Stuart, FL — Most foods containing sugar produced in the U.S. are significantly more costly than they should be because current policy artificially drives up prices for the commodity, according to the editorial board of the Treasure Coast Newspapers.
“Sugar prices are inflated by design, a result of a federal program originally passed in 1934 to protect sugar growers from foreign competition. For the domestic sugar industry, it’s been a sweet deal indeed,” the board wrote.
The journalists go on to highlight the bipartisan, bicameral Sugar Policy Modernization Act (H.R. 4265 / S. 2086), which has strong support from free-market advocates, environmentalists, small businesses, retailers and food manufacturers. The proposed legislation aims to reduce artificially high U.S. sugar prices by reforming price supports for the commodity.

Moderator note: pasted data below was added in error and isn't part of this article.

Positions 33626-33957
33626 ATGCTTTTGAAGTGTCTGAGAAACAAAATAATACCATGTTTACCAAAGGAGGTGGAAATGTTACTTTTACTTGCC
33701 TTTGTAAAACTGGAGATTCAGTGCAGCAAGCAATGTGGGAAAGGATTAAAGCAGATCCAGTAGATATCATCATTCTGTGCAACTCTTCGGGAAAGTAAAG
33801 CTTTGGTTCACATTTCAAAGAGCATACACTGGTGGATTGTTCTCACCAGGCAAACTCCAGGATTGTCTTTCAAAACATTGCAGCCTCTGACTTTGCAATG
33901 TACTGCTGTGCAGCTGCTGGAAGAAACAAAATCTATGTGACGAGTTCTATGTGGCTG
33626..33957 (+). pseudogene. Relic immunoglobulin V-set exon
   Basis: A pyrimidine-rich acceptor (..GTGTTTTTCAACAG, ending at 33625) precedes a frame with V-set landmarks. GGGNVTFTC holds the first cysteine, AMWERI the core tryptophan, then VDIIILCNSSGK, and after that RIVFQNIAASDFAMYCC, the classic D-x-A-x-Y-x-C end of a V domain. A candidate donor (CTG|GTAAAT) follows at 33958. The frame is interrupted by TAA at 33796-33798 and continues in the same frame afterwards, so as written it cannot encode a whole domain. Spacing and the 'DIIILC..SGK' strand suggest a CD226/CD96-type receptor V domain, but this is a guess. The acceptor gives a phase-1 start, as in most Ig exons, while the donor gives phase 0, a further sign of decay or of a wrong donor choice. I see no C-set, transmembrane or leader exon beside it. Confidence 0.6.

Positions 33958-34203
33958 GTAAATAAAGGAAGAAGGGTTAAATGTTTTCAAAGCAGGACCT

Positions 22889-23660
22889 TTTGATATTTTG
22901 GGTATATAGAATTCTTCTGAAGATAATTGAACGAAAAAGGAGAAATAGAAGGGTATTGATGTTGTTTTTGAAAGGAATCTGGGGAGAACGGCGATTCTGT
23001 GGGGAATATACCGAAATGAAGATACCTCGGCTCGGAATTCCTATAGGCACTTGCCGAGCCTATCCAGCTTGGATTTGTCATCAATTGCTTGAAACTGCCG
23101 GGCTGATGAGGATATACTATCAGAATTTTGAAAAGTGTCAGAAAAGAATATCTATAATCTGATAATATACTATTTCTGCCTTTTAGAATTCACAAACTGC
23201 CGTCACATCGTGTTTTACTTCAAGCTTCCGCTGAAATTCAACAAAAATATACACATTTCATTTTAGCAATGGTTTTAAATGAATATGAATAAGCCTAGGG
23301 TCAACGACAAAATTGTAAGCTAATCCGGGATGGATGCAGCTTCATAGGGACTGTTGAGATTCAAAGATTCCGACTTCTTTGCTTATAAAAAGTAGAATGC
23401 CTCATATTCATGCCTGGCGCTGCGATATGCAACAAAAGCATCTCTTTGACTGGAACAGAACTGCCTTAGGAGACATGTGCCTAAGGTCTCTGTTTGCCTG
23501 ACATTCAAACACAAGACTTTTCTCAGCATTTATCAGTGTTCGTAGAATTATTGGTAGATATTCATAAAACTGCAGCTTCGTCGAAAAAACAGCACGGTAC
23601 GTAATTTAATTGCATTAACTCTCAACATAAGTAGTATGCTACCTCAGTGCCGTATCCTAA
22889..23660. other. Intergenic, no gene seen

Further, the Treasure Coast reported that 11 environmental groups have asked U.S. Sen. Bill Nelson (D-FL) to support the Sugar Policy Modernization Act, noting “mass production of sugar cane in the Everglades Agricultural area remains a great impediment to efforts to restore the Everglades.”
Despite being in Florida, where the sugar-growing industry supports an estimated 30,000 jobs, the board reports that reform would lift overall employment as federal studies show that “every sugar-processing job subsidized via artificially high U.S. sugar prices cost three American manufacturing jobs.”
The board goes on to note that if U.S. sugar prices fell by one-third, consumers could save as much as $3.5 billion, citing a 2011 study.
“The sugar industry has enjoyed protections for more than 80 years,” the board wrote. “This has been good for the industry, but the drawbacks for the rest of the country are clear — and it’s time, finally, for a change.”
The Alliance for Fair Sugar Policy is further amplifying the call to reform the sugar program by rallying a diverse group of interested parties, including NCA, American Bakers Association, Taxpayers Protection Alliance and the U.S. Chamber of Commerce, to drive change. For more details on the Alliance for Fair Sugar Policy, or to find out how you can get involved in the reform movement, visit fairsugarpolicy.org.